In the Press
Thursday, February 13, 2020The Trump era is a golden age of conspiracy theories – on the right and left — A Commentary by Nicolas Guilhot and Samuel Moyn The Guardian
Thursday, February 13, 2020America’s Hopelessly Anemic Response to One of the Largest Personal-Data Breaches Ever — A Commentary by Robert Williams The Atlantic
Wednesday, February 12, 2020For Many Who Cleaned Up a Nuclear Mess, a Key Ruling Comes Too Late The New York Times
Wednesday, February 5, 2020California communities suing Big Oil over climate change face a key hearing Wednesday The Los Angeles Times
Thursday, February 13, 2020
Edward Glaeser to Give Storrs Lectures on March 2 and 3
Edward Glaeser, the Fred and Eleanor Glimp Professor of Economics in the Faculty of Arts and Sciences at Harvard University, will deliver the Storrs Lectures at Yale Law School on March 2 and March 3. The lectures are open to the Yale Community.
Since 1992, Glaeser has regularly taught microeconomics theory and occasionally urban and public economics. He has served as Director of the Taubman Center for State and Local Government, and Director of the Rappaport Institute for Greater Boston. He has published dozens of papers on economic growth of cities, law, and economics. In particular, his work has focused on the determinants of city growth and the role of cities as centers of idea transmission.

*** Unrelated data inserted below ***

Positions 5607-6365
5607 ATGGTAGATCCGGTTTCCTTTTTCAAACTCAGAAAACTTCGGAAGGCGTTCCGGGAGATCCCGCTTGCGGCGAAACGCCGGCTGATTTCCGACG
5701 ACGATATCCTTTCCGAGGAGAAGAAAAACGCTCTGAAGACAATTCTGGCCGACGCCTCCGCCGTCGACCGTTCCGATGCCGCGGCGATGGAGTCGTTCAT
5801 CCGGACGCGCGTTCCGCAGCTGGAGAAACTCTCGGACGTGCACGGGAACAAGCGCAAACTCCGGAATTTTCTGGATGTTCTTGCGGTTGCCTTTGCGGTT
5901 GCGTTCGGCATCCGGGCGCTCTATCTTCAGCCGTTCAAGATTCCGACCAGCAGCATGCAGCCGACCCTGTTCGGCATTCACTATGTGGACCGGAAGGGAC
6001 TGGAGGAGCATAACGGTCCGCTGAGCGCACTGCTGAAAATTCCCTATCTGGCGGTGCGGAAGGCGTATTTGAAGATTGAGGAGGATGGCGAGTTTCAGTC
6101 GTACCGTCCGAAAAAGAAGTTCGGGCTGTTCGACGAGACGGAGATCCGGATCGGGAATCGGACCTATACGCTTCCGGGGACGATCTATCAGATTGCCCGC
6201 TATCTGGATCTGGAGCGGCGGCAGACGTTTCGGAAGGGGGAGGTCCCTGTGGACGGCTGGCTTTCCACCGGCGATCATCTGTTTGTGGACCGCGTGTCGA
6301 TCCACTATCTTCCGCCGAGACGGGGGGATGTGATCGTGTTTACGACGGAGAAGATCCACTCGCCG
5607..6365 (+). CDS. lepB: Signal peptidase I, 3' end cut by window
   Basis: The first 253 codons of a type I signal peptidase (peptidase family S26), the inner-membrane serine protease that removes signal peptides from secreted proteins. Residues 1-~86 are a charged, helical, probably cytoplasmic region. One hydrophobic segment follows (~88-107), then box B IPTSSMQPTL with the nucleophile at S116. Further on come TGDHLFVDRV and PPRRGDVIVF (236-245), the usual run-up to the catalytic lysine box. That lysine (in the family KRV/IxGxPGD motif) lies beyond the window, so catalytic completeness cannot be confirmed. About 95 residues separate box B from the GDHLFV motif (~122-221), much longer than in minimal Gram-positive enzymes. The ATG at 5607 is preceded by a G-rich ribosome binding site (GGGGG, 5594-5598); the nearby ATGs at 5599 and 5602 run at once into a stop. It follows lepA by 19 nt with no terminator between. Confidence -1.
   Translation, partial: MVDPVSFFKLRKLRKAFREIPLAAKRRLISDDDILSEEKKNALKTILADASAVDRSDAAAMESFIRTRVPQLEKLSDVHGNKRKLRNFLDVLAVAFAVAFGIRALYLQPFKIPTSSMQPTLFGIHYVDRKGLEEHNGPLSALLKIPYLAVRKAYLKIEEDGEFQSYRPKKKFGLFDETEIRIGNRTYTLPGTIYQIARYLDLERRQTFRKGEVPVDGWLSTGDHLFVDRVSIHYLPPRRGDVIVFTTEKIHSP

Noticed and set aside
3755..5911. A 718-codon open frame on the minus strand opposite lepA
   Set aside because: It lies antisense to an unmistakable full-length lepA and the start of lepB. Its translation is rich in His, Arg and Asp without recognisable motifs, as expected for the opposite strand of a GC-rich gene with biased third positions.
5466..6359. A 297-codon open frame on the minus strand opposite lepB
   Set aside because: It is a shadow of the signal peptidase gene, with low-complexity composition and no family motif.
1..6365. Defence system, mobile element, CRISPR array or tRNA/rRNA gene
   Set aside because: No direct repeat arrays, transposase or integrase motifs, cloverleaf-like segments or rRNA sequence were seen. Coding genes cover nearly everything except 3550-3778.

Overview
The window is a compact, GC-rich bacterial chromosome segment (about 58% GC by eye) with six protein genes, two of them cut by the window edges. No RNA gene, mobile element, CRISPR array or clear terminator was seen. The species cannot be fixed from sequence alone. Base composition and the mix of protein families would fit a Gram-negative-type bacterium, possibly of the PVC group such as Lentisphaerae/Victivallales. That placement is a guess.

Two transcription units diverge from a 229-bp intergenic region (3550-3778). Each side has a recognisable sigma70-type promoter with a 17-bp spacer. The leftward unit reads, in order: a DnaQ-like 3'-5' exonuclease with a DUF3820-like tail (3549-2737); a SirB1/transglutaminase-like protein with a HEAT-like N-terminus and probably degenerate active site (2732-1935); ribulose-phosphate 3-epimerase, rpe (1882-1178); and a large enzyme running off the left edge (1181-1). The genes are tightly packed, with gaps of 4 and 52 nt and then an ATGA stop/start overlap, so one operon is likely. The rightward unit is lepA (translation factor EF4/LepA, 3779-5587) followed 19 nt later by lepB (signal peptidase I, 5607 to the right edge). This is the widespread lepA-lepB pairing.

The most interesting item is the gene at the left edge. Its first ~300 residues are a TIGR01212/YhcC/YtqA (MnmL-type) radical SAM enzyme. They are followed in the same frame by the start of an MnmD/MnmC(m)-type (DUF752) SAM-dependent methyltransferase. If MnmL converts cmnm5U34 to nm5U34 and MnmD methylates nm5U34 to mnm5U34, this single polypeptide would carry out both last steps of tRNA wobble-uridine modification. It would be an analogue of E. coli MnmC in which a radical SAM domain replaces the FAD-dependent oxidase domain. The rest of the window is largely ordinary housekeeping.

He received his Ph.D. from the University of Chicago in 1992. His books include Cities, Agglomeration, and Spatial Equilibrium (Oxford University Press, 2008), Rethinking Federal Housing Policy (American Enterprise Institute Press, 2008), and Triumph of the City (Penguin Press, 2011).
The Storrs Lectures were founded in 1889. The fund was established through the gift of Eliza T. and Mary A. Robinson in memory of their great-uncle, the Honorable William L. Storrs, B.A. 1814, at one time Chief Justice of the Supreme Court of Errors of Connecticut and professor at Yale Law School. These annual lectures are given by a prominent scholar within the broad topic of fundamental problems with law and jurisprudence.
The lectures will be held on March 2 at 4:30 p.m. and March 3 at noon in the Calabresi Faculty Lounge.